Sophie Spence keen to learn and improve through RWC 2021 Coaching Internship Programme

The former Ireland international talks to World Rugby about joining the Wales coaching staff on the road to New Zealand 2021.

When Sophie Spence compiled a coaching career plan in August, she did not envisage Rugby World Cup being on her horizon.

Spence’s immediate target was to enrol on a Level 3 coaching course with the Welsh Rugby Union (WRU) and to continue honing her skills with men’s National League Division 1 West club, Penclawdd.

As former Ireland international Spence is becoming increasingly aware, however, life is full of unexpected twists and turns. 

At the end of November, she welcomed Warren Abrahams and Rachel Taylor to the coffee shop she opened in Gowerton after relocating to south Wales with her wife, Anwen.

This week it was announced she would join the Wales coaching staff as part of the Rugby World Cup 20021 Coaching Internship Programme.

“I’m a little bit in shock,” Spence admitted to World Rugby.

“I didn't think that I would be in this position now. You know, it's fantastic and I’m just really looking forward to being involved from the word go and learning as much as possible.”

Spence has been working with the forwards at Penclawdd, and identifies the breakdown as a particular strength, but is keen to broaden her coaching horizons with Wales.

“[Abrahams] said he wants me to be involved as much as possible. I'm not there to stand and shadow, he wants me to get involved,” she added. 

“With Warren as head coach, and Tayls (Taylor) as skills coach, it'll be wherever I can use my strengths to be involved. And, however we work as a unit on the pitch and off the pitch, where I can add value to the team.”

Shared history

Last month’s meeting at Y Shed was the first time that Spence had met Abrahams, however, she has a longer association with Taylor.

The 33-year-old played Wales eight times during the course of her 40-cap Ireland career, with Taylor lining up in the opposition pack for seven of those matches.

Coincidentally, the last of those meetings was also the final time each woman represented her respective country. Taylor played the full 80 minutes at Kingspan Stadium, while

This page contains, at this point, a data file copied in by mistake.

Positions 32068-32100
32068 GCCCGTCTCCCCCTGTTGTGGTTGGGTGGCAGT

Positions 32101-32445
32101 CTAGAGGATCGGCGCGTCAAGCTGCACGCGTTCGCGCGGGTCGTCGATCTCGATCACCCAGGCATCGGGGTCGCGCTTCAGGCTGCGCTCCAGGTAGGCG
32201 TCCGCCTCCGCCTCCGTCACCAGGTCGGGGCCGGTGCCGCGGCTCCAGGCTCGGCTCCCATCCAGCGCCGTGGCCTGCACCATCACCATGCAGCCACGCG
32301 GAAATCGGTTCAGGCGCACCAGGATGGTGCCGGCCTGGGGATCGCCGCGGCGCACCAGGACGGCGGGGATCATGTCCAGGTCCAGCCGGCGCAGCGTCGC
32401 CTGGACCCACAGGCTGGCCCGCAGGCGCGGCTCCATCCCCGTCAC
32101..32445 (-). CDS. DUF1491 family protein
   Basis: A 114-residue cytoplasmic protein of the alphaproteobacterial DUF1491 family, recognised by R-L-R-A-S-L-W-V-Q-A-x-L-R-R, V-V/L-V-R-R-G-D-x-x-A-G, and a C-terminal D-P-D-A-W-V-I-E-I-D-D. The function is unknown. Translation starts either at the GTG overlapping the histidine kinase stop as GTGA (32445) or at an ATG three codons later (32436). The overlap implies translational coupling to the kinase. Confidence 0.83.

Spence came on in the second half, as Wales won the Rugby World Cup 2017 seventh-place play-off 27-17.

Defeat was a crushing blow for Spence and Ireland as it meant the hosts missed out on direct qualification for RWC 2021, despite a bright start to their home tournament. Three years on, though, a silver lining to the result emerged for Spence in the form of the internship.

“It's funny, me and my wife were talking the other day, she said it's fate,” Spence said.

“Obviously, Wales beat us in the last World Cup and if they hadn't done that… would this opportunity have come about if Wales were still hunting for a World Cup spot? 

“Coming over to Wales, it took me a little bit of time to get back into coaching. I've been lucky to work with Penclawdd men and challenge myself in different areas and get on the Level 3 this year. 

“I think things take time, really, to get your name out there and to open new doors. And, I feel very lucky that I've managed to get this opportunity and been selected to be involved. 

“I feel really lucky and I'm really excited to be involved and give back to the women's game, it’s something that's given me a lot of joy and passion.”

‘A magical sport’

Ireland's Sophie Spence makes a break during the Rugby World Cup 2017 match against Japan on 13 August, 2017 in Dublin. (Photo by David Rogers/Getty Images)

Following the end of their international careers, Spence and Taylor had the opportunity to line up on the same side, when the Women’s Barbarians beat a British Army XV 37-0 in March 2018.

The pair were selected as room-mates and were able to get to know each other better, chatting about coaching and coffee, while Spence asked Taylor’s advice on her proposed move to Wales.

“I think we've got the same kind of vision,” Spence said about the pair’s coaching outlook. 

“We've been involved in an international set-up. I suppose you want to pass on the knowledge that you've gained from other people, and to improve the game even further as well.”

It has been a long and winding journey that has taken Spence from Teesside University, where she first picked up an oval ball, to the Welsh coaching set-up.

Spence was 21, and had never watched a rugby match, when she was convinced to give the game a go. She soon found she possessed some talent and a desire to learn and improve helped her progress via Darlington and DMP Sharks to Old Belvedere, Leinster and full Ireland honours.

“I'm a person who just loves to learn and I'm kind of like a sponge. I just want to know as much as possible and to learn,” she said.

“You would walk into a room and you would never think that you would meet these people in your life [or] be in the same friendship circles. It’s a sport that brings everyone together through the game. 

“It’s kind of a magical sport to me, really. I'm just sad that I never picked it up earlier.”

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Last updated: Dec 9, 2020, 12:32:23 PM
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